Sanford Children’s Health Research Center

“Junk DNA” drives embryonic development

“Junk DNA” drives embryonic development

Mark Mercola, Ph.D., and his team discovered that microRNAs play an important role in the allocation of cells into three germ layers—ectoderm, mesoderm, and endoderm—during development that give rise to all tissues and organs in the body.

Exciting clinical trial news for children with inherited bone disease

Exciting clinical trial news for children with inherited bone disease

José Luis Millán, Ph.D., has studied hypophosphatasia, an inherited disease that makes bones fragile, for the past 15 years. In a recent clinical trial, patients were treated with a new enzyme replacement therapy, showing significant improvement.

Rare bone disorder reveals new insights into autism

Rare bone disorder reveals new insights into autism

Researchers at SBP recently used a mouse model to investigate human multiple hereditary exostoses. They found symptoms that meet the three defining characteristics of autism: social impairment, language deficits, and repetitive behavior.

About the Sanford Children's Health Research Center

I have the utmost confidence that this collaboration will promote solutions to some of the most troubling health issues that affect children.

- Denny Sanford

Naming donor and Honorary Trustee

Diseases that predominantly affect children are too often unaddressed by the biopharmaceutical industry and government funding agencies. Rare childhood diseases – those affecting fewer than 200,000 in the U.S -- are especially overlooked. The mission of the Sanford Children’s Health Research Center is to generate translational discoveries about such childhood diseases as diabetes, Duchenne muscular dystrophy, hypophosphatasia (bone disorders), and congenital disorders of glycosylation.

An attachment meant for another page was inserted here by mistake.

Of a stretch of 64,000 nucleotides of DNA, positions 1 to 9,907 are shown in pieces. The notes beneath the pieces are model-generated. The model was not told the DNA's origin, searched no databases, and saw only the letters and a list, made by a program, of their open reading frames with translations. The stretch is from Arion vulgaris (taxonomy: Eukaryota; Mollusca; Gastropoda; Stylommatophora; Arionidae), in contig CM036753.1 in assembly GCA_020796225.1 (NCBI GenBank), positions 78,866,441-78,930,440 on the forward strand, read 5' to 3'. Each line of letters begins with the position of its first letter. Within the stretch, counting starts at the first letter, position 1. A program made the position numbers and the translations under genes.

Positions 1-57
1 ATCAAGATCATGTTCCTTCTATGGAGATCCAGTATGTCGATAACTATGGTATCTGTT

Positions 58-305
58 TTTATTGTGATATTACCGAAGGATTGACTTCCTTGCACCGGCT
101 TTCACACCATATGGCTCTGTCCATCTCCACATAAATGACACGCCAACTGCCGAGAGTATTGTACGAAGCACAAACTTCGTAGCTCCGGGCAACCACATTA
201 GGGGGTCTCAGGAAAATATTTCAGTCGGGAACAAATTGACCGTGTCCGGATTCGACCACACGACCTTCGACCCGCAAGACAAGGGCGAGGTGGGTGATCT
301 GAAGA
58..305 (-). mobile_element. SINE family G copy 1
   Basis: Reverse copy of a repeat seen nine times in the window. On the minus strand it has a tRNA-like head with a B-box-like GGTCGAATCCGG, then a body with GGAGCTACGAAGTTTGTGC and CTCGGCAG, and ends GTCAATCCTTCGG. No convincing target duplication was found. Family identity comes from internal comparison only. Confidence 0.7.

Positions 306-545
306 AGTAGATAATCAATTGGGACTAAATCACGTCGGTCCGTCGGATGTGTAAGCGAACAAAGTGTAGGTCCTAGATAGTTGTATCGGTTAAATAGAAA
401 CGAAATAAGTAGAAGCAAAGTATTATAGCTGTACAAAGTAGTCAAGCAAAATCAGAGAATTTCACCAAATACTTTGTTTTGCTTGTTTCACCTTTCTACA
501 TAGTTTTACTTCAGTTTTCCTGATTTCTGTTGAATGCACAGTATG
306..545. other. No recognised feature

What are the goals and activities of the Center?

Our goal is to be a world leader in providing solutions to childhood diseases. Our approach is to combine outstanding basic research with innovative technologies to translate discoveries into clinical benefits.

The Center emphasizes developmental biology and has core strengths in stem cells to help understand what goes wrong in children with inherited diseases and provide insights into ways to regenerate and replace defective organs and tissues.

We employ a multi-disciplinary strategy to assemble complementary talents and focus them on solving problems in childhood health. Our team includes expertise in genetic model organisms for developing new strategies in regenerative biology. We employ chemical biology approaches to identify molecules that modulate drug targets and cellular pathways in therapeutically useful ways, setting the stage for the production of innovative new therapeutics.

The Center’s team is bolstered by having access to SBP extremely powerful core facilities that give flight to bold new ideas and extend imagination into tangible clinical realities.

Recent Developments

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